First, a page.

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Nelson Cruz Hits First Walk-Off Grand Slam in MLB Playoff History

When Nelson Cruz hit a walk-off grand slam to beat the Tigers in Game 2 of the ALCS Monday, a friend said to me “there can’t be too many of those in history.” He was right. Cruz’s walk-off grand salami was the first in MLB playoff history (or technically the second).

The 31-year-old right fielder hit two huge home runs for Texas. He popped one out in the 7th to tie the game at three, and then he unloaded on a hanging Ryan Perry breaking ball in the 11th to win the game. Perry completely missed his spot on the pitch, intending to paint the outside corner, but instead leaving it over the middle of the plate. From there, the only question was whether the ball would stay fair, not whether it would get out.

The home runs gave Cruz three in the postseason, which is welcomed with relief from Texas; he was only 2-for-18 in the playoffs entering the game.

It’s really no surprise to see him crushing balls in the postseason. Cruz’s slugging percentage has been over .500 the past three seasons, and he hit 29 in 124 games this year. Not bad for a guy who was an afterthought in the 2006 Carlos Lee-Francisco Cordero trade, huh?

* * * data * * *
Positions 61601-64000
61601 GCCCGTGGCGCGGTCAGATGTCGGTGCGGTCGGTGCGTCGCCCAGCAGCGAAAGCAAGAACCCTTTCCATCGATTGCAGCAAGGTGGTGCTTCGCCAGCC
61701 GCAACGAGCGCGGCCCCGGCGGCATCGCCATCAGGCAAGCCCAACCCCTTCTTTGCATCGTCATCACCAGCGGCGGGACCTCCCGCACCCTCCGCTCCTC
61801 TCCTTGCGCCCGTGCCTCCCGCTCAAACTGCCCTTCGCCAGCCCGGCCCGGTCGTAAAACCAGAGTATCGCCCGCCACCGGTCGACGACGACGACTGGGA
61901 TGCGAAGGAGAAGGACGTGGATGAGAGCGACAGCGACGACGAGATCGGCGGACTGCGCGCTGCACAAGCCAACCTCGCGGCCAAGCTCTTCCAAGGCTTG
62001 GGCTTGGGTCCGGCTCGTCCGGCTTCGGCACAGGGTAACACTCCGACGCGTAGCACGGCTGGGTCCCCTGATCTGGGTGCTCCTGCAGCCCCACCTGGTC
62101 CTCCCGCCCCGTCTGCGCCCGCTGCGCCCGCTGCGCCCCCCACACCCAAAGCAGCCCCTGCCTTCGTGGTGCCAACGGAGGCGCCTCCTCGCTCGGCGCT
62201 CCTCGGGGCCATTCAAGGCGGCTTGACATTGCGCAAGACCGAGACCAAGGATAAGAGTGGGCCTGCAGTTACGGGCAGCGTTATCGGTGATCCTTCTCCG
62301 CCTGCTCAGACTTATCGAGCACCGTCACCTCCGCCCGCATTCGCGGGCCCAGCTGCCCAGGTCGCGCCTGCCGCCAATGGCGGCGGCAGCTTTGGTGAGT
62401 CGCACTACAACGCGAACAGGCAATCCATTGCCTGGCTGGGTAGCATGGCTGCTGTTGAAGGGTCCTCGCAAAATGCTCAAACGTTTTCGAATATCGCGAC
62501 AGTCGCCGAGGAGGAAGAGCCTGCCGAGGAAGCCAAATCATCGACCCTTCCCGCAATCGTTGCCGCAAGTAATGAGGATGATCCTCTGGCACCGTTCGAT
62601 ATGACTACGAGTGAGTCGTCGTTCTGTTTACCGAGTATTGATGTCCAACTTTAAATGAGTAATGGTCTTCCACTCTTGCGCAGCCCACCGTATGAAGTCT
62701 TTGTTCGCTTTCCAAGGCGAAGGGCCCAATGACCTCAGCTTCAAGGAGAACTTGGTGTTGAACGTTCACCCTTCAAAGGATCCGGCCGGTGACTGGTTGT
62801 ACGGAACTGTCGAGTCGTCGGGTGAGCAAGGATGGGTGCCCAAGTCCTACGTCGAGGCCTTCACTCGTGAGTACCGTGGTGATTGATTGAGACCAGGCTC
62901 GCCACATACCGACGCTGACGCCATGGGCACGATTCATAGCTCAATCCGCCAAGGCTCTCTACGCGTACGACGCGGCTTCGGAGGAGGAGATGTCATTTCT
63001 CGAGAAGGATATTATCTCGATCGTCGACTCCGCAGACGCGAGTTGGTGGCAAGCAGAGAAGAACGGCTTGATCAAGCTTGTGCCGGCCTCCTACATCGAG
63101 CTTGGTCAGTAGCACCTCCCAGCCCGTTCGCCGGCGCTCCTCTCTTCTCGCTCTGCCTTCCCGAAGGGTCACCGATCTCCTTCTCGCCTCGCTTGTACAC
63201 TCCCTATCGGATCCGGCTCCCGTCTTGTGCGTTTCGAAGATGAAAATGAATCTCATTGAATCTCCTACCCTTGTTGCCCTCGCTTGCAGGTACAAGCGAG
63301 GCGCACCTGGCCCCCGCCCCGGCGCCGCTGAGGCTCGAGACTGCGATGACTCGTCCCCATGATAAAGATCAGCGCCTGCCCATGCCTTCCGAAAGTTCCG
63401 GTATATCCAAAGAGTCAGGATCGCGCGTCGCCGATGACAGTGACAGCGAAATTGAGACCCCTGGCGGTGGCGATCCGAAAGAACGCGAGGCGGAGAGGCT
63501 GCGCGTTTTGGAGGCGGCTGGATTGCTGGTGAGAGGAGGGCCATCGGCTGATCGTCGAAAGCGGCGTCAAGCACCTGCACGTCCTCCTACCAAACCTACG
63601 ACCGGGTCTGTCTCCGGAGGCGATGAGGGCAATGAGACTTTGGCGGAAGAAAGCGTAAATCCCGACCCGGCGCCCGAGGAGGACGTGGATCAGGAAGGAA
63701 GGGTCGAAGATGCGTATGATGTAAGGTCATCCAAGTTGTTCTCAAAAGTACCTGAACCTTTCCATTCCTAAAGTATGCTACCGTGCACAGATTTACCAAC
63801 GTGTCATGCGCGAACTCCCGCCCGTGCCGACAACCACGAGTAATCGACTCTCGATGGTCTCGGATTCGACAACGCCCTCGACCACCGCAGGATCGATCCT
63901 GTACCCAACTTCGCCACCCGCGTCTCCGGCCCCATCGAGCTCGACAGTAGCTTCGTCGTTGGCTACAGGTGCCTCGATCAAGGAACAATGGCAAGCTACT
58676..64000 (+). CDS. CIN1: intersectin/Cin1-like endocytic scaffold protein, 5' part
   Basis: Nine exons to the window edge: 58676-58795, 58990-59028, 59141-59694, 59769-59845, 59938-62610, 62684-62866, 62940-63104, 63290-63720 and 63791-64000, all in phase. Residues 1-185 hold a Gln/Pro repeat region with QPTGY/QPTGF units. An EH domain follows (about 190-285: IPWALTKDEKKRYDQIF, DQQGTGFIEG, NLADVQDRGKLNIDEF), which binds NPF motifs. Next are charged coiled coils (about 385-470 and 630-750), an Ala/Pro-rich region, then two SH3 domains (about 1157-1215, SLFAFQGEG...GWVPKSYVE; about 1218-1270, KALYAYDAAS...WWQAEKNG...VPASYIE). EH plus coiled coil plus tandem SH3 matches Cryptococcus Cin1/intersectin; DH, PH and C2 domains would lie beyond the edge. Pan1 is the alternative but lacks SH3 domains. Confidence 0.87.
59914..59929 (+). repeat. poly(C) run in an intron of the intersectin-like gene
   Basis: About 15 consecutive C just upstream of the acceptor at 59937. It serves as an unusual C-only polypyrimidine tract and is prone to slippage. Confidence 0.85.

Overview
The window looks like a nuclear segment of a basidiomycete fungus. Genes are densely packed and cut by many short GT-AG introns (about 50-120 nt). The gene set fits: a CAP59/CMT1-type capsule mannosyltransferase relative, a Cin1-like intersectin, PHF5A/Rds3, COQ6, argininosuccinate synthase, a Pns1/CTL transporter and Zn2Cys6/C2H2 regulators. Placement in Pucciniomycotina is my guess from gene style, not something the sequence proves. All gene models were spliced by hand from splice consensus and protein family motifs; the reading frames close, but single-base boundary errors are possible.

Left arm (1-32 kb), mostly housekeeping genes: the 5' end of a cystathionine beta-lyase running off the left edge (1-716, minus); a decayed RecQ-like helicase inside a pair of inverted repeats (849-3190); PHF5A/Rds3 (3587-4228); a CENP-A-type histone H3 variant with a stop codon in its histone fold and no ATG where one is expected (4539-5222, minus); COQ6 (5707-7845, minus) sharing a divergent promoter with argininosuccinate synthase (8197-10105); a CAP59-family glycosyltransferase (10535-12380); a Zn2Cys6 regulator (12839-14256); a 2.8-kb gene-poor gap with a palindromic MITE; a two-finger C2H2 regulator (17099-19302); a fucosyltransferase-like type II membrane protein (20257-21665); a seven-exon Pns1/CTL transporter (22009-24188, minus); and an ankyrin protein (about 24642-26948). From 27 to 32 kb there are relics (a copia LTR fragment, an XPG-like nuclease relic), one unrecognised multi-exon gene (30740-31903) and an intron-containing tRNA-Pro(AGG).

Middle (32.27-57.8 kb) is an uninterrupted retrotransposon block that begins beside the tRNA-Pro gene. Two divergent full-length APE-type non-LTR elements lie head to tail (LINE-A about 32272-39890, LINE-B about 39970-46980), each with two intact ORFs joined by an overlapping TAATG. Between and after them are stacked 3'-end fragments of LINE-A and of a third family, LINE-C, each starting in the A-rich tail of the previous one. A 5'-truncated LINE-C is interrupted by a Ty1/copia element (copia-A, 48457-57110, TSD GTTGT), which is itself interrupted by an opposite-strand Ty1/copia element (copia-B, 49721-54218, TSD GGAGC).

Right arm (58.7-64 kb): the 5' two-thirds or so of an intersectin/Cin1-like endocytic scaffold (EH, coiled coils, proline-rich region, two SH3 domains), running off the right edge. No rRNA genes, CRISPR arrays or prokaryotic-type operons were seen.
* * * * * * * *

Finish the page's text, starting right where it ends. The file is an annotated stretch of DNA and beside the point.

As far as other walk-off grand slams are considered, Robin Ventura had one in the 1999 NLCS against the Braves. It was officially termed a walk-off single because he was mobbed by his teammates and never made it past first base. No matter how you look at it, it’s exclusive company for Cruz.

Photo Credit: Matthew Emmons-US PRESSWIRE

Umpires Get Call Right at Plate on CC Sabathia Tag Out of Nelson Cruz

As much as we rip on umpires for getting calls wrong (and insist upon instant replay), they actually do a good job. When you consider how fast the game is played and how difficult it is to get in the right positions to make calls, they get it right more often than not. The problem is when they get things wrong, we know about it because we have HD cameras and instant replay from every angle, making missed calls inexcusable. Well, because we’ve pointed out all the mistakes the umpires have made in the playoffs, I’d like to point out a call they got right.

With the bases loaded in the bottom of the first, CC Sabathia launched a pitched over Jorge Posada’s glove. Nelson Cruz, the runner at third, decided to bolt him to try and score on the wild pitch. Posada got a great bounce off the brick wall, relayed to Sabathia who tagged Cruz out. Cruz appeared to beat the throw (and he did), but replays showed Sabathia tagged him out high before Cruz’s foot touched the plate (as you can see in the picture above).

The play didn’t seem to matter for most of the game because Texas had a three-run home run from Josh Hamilton earlier in the inning and got a two-run double from Michael Young in the 4th to lead 5-0. Once the Yankees took the lead scoring five runs in the 8th, they sure could have used that run. Good call by the umps on the play.